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Michelle Obama's Emotional Farewell: 'The Power Of Hope' Has 'Allowed Us To Rise'

Michelle Obama delivers her final remarks as first lady during a Jan. 6 ceremony at the White House honoring the 2017 School Counselor of the Year.
Chip Somodevilla
Getty Images
Michelle Obama delivers her final remarks as first lady during a Jan. 6 ceremony at the White House honoring the 2017 School Counselor of the Year.

Michelle Obama used her last official White House speech to deliver a passionate pep talk to the nation's young people, especially immigrants, Muslims and others who might feel slighted by the incoming Trump administration.

"Do not ever let anyone make you feel like you don't matter," the first lady said, "or like you don't have a place in our American story, because you do."

Obama spoke at a celebration of school counselors from around the country. The annual event is one of a number of steps along with "college signing day" that Obama and her husband have taken to encourage students to pursue higher education.

"Because let's be honest," the first lady said. "If we're always shining the spotlight on professional athletes or recording artists or Hollywood celebrities, if those are the only achievements we celebrate, then why would we ever think kids would see college as a priority?"

A graduate of Harvard Law School like her husband, Michelle Obama stressed that to preserve and protect their freedoms, young people should get a good education, so they can be active and productive citizens. She added young people should not lose hope, even when they encounter the inevitable obstacles.

"It is our fundamental belief in the power of hope that has allowed us to rise above the voices of doubt and division, of anger and fear that we have faced in our own lives and the life of this country," Obama said. "Our hope that if we work hard enough and believe in ourselves, we can be whatever we dream, regardless of the limitations that others may place on us."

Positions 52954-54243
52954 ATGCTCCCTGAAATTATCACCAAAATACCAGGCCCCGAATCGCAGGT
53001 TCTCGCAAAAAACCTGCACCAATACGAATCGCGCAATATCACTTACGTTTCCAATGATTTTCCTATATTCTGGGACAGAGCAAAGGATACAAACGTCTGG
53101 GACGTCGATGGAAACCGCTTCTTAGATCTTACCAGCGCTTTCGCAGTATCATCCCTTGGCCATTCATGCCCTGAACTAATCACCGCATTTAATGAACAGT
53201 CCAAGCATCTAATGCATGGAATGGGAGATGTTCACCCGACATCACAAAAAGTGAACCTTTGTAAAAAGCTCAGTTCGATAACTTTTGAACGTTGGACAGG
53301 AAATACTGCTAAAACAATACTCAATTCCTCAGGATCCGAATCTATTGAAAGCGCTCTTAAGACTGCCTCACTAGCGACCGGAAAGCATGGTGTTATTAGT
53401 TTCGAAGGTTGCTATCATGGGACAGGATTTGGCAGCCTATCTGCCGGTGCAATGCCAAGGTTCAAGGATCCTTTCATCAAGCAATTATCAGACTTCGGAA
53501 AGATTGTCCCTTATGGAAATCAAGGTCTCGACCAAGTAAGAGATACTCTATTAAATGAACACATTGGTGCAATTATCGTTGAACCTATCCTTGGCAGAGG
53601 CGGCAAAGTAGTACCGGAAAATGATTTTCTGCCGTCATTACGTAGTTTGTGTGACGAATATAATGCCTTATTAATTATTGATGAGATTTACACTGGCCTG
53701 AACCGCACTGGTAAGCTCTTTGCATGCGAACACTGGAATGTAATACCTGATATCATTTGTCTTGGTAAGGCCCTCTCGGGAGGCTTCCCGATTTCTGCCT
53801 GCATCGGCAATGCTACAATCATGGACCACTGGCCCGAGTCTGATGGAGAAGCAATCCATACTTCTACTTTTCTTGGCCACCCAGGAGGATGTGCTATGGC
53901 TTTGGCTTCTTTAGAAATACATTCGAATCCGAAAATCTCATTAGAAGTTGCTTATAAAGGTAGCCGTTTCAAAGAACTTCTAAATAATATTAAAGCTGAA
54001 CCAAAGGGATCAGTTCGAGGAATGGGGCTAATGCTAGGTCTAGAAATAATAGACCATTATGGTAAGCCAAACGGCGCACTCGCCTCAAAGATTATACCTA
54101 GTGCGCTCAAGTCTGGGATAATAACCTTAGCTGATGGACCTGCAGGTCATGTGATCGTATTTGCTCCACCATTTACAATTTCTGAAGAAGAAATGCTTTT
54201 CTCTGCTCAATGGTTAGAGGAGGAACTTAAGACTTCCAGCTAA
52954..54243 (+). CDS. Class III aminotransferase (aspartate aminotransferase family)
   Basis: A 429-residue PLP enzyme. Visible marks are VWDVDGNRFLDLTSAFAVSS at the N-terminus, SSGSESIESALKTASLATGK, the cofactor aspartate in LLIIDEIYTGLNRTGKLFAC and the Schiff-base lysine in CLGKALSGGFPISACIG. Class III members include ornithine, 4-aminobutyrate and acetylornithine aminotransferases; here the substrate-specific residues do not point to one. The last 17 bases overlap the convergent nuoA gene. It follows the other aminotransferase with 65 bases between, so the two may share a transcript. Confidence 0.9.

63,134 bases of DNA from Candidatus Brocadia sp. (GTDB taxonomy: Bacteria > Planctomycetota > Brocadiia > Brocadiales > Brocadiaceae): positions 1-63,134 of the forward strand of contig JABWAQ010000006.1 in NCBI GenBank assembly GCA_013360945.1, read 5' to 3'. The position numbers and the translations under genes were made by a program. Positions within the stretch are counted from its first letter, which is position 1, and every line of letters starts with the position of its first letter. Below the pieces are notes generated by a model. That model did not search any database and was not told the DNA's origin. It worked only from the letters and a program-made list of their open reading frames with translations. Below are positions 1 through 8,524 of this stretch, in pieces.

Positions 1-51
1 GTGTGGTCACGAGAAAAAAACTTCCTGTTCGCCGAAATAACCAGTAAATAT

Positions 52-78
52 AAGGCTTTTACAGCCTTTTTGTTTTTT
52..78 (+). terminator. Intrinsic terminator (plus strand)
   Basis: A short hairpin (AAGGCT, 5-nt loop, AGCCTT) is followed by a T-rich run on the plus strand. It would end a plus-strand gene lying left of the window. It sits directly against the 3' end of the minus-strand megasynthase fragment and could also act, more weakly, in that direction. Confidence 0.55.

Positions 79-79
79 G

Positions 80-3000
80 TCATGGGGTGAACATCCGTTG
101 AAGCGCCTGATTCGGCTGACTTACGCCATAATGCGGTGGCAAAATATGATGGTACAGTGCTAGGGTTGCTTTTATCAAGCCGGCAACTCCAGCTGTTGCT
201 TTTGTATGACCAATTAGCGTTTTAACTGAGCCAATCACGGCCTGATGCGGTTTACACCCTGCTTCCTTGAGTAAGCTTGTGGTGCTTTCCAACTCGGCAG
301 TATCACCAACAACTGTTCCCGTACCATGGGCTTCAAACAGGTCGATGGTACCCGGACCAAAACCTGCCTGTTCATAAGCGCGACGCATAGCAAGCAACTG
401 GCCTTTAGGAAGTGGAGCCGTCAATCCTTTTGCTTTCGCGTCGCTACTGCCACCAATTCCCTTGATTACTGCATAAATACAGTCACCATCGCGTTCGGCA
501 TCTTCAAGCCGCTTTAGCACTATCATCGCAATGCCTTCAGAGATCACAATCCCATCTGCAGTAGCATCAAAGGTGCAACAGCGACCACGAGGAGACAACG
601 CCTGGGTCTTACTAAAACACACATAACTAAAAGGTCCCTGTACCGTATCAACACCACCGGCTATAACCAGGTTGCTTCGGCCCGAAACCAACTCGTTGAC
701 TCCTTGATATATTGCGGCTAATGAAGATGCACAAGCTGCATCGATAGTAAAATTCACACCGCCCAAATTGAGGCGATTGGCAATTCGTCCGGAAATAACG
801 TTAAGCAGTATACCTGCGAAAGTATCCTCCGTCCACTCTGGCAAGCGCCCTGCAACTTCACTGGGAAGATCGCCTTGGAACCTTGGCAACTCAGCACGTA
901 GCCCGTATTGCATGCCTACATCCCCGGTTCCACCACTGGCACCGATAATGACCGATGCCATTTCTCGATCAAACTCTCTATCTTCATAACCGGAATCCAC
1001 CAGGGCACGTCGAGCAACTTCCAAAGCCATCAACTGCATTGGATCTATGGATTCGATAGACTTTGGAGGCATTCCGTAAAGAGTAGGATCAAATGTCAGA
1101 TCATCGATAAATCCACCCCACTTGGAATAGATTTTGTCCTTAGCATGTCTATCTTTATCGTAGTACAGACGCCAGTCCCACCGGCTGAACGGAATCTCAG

At times, others have tried to place limits on Michelle Obama herself. In a TV interview with Oprah Winfrey last month, Obama described her surprise at being tagged during her husband's first White House campaign as an "angry black woman."

"Wow, where did that come from?" Obama told Winfrey. "I thought, 'Let me live my life out loud so that people can then see and then judge for themselves.' "

After eight years in the White House, the first lady has won a favorable judgment from most Americans. She enjoys higher favorability ratings than her husband does.

On Friday, she encouraged young people to be focused and determined, not afraid.

"When people see us for who we truly are, maybe, just maybe they, too, will be inspired to rise to their best possible selves," Obama said.

With her voice breaking, Obama recalled how her own father worked hard at a city water plant, hoping that one day his children would go to college and have opportunities he never dreamed of.

"That's the kind of hope that every single one of us — politicians, parents, preachers, all of us — need to be providing for our young people," Obama said. "Because that is what moves this country forward every single day. Our hope for the future and the hard work that hope inspires."

"That's my final message to young people as first lady," she said as the audience in the White House East Room stood and applauded. "Lead by example with hope, never fear. And know that I will be with you, rooting for you and working to support you for the rest of my life."

Copyright 2021 NPR. To see more, visit https://www.npr.org.

Scott Horsley is NPR's Chief Economics Correspondent. He reports on ups and downs in the national economy as well as fault lines between booming and busting communities.